How to serve a Notice to Explain properly (Part 2)

How to serve a Notice to Explain properly (Part 2)

This is the second post in this series.

Method 1 assumes that the employee is within the premises or you know where he is. But what about scenarios where the employee is nowhere to be found? That’s where this method comes in.

Method 2: The Remote Method of Service

You refer back to the employee’s records or 201 file. There, you copy the last known address they provided. You put the employee’s copy of the Notice there, and send it to their address.

How should you send it? I usually utilize a private courier or registered mail with the post office. Both are legally compliant. What matters is that you get the receipt that you sent it.

What do you do with the receipt? You staple it with the primary copy you have and file it in his 201 file for reference.

Pro-tip: if I know that the case will probably be contested in the labor courts, I send copies both thru registered mail and private courier. This multiplies the people I can ask for certifications that the letter was sent. It also affords the employee multiple opportunities to reply and respond. Remember the cardinal rule of evidence: the more you have, the better your chances of winning becomes.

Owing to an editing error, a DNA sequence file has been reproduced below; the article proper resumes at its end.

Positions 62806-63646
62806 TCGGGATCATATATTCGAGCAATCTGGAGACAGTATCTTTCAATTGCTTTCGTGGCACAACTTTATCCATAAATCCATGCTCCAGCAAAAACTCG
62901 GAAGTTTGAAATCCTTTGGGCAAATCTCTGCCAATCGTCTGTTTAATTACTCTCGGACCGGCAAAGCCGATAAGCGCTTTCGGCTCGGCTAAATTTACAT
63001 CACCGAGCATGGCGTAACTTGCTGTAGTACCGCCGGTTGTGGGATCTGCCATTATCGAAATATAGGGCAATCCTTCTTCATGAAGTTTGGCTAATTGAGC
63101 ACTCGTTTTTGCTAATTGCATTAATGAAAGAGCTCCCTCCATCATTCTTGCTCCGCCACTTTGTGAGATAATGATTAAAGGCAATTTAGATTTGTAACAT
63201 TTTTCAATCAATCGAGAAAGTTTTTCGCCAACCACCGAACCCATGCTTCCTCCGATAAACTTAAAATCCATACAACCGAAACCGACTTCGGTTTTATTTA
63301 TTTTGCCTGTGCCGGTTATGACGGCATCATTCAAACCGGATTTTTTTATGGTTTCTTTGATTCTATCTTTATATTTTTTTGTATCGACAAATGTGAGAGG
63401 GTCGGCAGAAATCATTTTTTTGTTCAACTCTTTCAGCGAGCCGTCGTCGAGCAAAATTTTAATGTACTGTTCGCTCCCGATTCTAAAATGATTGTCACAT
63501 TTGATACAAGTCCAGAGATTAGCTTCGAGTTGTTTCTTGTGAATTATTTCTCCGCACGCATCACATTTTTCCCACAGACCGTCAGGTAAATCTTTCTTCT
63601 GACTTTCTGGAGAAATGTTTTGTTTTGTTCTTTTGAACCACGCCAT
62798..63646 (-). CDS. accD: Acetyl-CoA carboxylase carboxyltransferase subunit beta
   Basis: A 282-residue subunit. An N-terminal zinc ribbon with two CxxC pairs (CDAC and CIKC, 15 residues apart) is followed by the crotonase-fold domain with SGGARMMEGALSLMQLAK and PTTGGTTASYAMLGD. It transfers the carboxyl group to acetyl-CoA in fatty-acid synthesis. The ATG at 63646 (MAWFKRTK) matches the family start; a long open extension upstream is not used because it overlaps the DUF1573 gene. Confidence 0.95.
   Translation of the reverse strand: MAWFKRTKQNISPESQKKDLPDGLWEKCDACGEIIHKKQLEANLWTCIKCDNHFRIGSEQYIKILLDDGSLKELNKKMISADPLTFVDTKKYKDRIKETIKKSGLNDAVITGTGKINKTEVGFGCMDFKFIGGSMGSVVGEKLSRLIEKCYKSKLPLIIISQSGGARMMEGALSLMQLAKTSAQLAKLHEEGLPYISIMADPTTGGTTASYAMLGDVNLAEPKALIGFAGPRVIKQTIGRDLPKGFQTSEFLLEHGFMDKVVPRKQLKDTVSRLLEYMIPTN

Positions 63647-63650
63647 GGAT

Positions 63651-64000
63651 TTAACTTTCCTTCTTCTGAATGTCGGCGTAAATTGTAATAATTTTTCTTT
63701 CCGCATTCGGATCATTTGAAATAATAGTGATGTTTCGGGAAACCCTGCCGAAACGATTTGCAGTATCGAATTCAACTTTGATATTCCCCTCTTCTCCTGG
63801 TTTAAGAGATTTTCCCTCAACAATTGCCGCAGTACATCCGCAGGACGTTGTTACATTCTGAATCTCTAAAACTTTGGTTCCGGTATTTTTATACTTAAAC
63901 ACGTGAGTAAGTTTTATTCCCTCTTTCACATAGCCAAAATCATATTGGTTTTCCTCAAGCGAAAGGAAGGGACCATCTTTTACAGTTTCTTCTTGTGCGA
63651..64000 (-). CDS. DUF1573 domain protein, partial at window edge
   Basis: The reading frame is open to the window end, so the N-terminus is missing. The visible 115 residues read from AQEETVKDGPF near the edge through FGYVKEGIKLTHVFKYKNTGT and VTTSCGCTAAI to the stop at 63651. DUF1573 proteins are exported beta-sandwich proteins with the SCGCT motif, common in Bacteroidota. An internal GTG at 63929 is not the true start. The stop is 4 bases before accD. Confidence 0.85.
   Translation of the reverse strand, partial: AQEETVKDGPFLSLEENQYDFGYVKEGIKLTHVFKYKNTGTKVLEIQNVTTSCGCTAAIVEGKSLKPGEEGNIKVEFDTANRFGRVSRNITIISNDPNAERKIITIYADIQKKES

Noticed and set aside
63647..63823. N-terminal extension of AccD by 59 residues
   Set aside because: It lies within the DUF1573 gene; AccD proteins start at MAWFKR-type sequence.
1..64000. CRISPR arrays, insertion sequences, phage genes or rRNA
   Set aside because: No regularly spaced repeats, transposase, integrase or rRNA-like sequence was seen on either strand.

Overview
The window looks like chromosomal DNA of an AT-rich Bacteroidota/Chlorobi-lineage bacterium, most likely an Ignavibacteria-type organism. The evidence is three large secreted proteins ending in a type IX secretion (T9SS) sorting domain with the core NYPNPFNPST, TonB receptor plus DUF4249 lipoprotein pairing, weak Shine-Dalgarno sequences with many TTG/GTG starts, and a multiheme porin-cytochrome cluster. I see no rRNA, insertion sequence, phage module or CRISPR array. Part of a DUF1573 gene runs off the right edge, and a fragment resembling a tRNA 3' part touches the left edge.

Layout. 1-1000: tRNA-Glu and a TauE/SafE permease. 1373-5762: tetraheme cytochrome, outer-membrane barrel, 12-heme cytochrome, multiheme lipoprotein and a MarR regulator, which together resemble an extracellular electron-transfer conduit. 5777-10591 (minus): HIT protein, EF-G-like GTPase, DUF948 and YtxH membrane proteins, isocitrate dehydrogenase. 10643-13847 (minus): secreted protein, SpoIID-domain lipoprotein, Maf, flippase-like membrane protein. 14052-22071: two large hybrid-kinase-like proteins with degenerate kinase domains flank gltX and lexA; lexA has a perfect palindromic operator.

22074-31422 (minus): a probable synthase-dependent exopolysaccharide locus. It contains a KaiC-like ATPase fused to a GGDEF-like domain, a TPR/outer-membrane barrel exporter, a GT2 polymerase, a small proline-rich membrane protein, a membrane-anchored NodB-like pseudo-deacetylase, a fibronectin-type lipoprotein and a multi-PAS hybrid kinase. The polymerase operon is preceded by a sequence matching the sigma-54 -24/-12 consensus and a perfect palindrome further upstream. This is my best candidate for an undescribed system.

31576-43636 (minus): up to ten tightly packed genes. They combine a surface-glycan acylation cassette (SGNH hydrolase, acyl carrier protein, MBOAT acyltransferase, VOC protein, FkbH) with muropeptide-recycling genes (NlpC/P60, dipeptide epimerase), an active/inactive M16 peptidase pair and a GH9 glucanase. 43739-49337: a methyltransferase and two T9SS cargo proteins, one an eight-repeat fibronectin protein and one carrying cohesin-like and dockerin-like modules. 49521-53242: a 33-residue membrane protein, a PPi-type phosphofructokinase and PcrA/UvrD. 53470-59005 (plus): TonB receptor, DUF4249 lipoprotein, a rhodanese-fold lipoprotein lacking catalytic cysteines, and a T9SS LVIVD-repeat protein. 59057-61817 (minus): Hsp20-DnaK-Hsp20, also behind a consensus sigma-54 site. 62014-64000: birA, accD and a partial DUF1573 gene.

Q: “Attorney, I don’t think he still lives in the address he gave. I’m not sure he will be able to receive it there. Should I try to find their current address?”

That’s fine, but unnecessary. Under the law, as long as you send a notice to the last address they provided you, that is already compliant. Your job is finished at that point. No need to investigate.

Why? The law places the responsibility to update records on the shoulders of the employees. If their circumstances change, they should update their records. Otherwise, they waive their rights to receive notices in their updated addresses.

In fact, if you conduct an investigation on your own and find a different address, I would still advise that you send a copy to their old address. That keeps you safe in case they put up the insane defense that they were not served a copy of the notice at the address they provided with the company.

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